By Mutaqee Akbar
Fifteen to 20 years from now, the years2020 and 2021 will be their own chapters in history books.
The discussion in those history books will be just as much about the COVID-19 pandemic as it will be about the peaceful protests against systemic racism and police violence inflicted on minorities in the United States.
Time Magazine’s The Armed Conflict Location & Event Data Project analyzed more than 7,750 Black Lives Matter demonstrations in all 50 states and Washington DC between May 26 and August 22.Of those demonstrations, more than 93 percent were peaceful.
On April 19, Governor Ron DeSantis signed HB 1 into law. The law puts in place sweeping penalties for protestors - even peaceful protestors - and the prohibition of the defacing or destruction of monuments. The puzzling part about this new law is with the majority of protests being peaceful, why do Florida lawmakers believe we need this legislation?
The reality is the policy has far reaching implications that could limit peaceful protests and infringe on free-speech rights. During the legislative session, I testified in several committees and urged lawmakers to carefully consider this legislation the message it was sending as well as the potential it had to continue systemic racism in our communities throughout Florida. The law has lifted provisions that would stop ‘bad actors,’ and instead creates opportunities for authorities to further target and criminalize black and brown people.
A recent Miami Herald editorial lays out the extensive ramifications and obstacles that could stem from the new anti-protest law including how it will affect traditionally peaceful protests against issues such as gun control, social justice and reproductive rights as well as how the law will be fairly enforced. People have the right to protest and the right to free speech. How will this bill be regulated in a way that still leaves room for this freedom of expression?
Florida is currently on the wrong side of history. Our state should be able to say that it is listening to the cries of its citizens and that it is playing a significant role in dismantling racism.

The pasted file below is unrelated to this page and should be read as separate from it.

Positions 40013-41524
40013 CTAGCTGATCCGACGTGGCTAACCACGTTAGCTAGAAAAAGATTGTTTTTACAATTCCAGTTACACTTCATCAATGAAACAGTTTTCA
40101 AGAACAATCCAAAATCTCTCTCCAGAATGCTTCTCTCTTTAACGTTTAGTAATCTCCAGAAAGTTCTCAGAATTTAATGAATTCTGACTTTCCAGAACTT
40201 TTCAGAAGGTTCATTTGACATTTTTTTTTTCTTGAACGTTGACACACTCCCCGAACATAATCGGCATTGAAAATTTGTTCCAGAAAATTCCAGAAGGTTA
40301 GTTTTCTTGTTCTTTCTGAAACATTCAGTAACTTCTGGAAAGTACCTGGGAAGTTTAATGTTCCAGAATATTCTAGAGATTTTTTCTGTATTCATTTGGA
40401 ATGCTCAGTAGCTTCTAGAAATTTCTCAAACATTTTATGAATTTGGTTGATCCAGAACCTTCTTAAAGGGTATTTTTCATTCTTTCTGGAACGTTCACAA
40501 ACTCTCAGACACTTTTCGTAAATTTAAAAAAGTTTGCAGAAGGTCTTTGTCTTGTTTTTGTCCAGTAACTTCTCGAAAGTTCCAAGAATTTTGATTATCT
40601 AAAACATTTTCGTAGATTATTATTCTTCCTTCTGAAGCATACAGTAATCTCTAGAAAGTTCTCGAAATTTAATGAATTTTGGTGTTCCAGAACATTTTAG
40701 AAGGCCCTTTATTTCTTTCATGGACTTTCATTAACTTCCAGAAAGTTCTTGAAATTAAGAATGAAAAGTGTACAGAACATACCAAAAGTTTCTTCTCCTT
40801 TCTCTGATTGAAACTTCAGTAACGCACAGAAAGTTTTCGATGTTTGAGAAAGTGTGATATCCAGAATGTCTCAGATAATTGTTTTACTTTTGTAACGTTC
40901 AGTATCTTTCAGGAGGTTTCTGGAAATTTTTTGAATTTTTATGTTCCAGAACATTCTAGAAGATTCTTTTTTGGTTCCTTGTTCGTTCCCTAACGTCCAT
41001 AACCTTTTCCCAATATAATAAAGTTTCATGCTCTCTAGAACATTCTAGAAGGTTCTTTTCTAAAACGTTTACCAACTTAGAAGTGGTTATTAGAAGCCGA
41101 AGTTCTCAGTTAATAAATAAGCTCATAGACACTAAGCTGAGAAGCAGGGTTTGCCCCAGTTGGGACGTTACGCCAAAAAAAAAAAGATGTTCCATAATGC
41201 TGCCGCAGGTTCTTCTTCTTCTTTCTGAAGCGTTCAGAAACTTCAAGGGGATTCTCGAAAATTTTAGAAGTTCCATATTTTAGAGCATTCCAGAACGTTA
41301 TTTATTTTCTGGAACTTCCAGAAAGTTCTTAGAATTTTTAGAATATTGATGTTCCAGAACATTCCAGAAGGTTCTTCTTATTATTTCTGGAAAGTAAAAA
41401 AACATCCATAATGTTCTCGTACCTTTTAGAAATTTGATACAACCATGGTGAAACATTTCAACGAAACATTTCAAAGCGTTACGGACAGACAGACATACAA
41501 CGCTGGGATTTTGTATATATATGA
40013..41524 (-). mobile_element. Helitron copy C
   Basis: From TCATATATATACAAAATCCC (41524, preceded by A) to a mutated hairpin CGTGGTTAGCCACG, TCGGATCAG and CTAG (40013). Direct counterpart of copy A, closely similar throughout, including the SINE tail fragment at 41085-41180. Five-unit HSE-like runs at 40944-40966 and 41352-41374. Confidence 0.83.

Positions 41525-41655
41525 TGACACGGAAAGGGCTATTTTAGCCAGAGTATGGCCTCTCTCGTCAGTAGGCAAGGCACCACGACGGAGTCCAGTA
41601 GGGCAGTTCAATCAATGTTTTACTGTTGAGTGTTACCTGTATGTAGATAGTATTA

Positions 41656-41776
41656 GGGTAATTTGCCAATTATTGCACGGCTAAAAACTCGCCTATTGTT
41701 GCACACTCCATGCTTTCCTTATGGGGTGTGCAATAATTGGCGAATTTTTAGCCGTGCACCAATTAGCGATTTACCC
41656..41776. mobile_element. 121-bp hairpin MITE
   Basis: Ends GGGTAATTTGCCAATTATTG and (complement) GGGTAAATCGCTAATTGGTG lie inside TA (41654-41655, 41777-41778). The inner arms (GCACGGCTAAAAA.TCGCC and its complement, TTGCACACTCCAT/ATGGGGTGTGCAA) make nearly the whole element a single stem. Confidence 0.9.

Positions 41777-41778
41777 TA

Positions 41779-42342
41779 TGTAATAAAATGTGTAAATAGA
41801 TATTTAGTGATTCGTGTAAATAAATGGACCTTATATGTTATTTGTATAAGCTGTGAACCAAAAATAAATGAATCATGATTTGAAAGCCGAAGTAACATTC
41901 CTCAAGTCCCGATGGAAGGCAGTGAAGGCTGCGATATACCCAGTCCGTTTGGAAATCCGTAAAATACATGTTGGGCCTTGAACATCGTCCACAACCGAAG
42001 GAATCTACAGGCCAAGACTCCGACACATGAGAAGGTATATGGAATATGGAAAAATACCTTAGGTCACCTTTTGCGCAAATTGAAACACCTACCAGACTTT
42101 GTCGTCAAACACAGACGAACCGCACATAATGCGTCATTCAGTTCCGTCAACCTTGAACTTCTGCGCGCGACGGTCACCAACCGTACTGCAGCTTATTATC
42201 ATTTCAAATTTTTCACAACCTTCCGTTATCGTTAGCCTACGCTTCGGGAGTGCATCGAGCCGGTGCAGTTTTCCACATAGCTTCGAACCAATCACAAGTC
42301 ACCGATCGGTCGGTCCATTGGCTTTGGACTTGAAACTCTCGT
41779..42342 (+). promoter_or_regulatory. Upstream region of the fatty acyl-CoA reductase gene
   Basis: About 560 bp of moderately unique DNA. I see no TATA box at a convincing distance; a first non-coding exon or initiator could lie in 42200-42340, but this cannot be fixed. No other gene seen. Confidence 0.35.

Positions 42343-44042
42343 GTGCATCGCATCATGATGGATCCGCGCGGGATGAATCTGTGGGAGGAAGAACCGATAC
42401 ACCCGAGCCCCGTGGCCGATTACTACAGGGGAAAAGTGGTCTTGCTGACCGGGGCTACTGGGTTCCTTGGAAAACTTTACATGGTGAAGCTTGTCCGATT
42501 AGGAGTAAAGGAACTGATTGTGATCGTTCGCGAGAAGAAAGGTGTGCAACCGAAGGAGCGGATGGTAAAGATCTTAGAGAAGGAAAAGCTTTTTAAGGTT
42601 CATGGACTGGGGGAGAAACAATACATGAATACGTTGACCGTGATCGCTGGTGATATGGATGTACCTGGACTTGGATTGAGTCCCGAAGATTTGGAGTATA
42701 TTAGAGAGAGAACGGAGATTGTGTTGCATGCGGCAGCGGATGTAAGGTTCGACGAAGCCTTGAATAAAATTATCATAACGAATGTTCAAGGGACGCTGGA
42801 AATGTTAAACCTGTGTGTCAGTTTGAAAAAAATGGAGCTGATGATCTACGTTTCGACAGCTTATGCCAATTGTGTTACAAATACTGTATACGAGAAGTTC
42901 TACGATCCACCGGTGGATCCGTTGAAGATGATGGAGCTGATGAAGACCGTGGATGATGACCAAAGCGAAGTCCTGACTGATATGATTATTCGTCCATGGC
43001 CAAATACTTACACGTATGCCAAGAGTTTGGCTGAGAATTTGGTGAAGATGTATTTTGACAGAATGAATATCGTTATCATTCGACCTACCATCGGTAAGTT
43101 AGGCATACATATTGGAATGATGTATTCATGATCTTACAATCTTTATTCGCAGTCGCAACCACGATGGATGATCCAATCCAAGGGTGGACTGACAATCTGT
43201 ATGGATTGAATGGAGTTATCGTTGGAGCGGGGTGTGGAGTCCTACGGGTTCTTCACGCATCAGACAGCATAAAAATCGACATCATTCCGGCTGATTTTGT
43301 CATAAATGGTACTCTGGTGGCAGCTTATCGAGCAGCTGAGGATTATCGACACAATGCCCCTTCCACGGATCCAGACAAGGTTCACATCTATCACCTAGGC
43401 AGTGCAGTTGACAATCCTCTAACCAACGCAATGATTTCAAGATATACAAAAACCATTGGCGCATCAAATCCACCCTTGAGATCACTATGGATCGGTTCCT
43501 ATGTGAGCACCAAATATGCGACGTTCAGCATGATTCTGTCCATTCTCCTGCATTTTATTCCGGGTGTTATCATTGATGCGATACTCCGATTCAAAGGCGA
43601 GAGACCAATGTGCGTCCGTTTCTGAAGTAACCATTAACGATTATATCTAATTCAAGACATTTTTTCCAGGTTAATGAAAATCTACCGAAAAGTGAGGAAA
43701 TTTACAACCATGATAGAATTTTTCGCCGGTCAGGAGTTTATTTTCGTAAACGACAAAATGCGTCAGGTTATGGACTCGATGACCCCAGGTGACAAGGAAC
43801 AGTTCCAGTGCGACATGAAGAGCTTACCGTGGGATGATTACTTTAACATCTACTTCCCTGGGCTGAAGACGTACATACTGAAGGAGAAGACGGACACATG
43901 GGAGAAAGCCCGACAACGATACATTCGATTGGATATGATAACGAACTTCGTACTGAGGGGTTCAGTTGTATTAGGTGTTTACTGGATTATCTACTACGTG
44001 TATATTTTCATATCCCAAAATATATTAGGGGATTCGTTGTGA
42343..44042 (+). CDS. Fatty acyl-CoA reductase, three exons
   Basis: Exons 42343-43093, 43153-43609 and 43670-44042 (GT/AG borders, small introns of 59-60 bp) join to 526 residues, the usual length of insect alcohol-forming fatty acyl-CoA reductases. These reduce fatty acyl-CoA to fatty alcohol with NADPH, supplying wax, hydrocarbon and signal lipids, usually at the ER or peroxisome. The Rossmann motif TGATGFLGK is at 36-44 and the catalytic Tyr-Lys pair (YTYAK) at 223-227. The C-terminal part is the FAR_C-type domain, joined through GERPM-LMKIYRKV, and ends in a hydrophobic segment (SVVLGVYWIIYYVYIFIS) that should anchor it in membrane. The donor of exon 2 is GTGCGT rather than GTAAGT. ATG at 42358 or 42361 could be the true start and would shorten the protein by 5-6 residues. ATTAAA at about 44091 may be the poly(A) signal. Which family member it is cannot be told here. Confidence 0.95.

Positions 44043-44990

We have to ask - does this new law help Florida cities examine their budgets to see how local law enforcement agencies can be transformed into agencies that focus on keeping citizens safe as opposed to over policing black neighborhoods?
Will this new law prevent instances of excessive force and improve training to ensure we don’t continue to have tragedies like the death of George Floyd?
Will Florida be able to say it looked at its painful racial history, from Rosewood to the Grove to Ocoee to so many other instances, and have found ways to heal from the painful past?
Currently, the answer is no.
Instead, the response by a majority of Florida lawmakers was to stifle the cries of many was HB 1. Will this be the ONLY response to this painful history -- a bill that further silences the cries of a historically discriminated, disenfranchised community that is mourning far too many of their brothers and sisters?
Will the state’s only response to the experience of black people when encountering law enforcement, the criminal justice system, the education system, the healthcare system, and in so many other places where everyone else exists comfortably, be this bill?
While this may be true at the moment, it doesn’t have to stay this way. Change can still be made. It cannot and should not stay this way, because we all know Florida can and should do better now and for the future.
Mutaqee Akbar is the founder and managing partner of Akbar Law Firm based in Tallahassee, Florida. He currently serves as the president of the NAACP Tallahassee Chapter.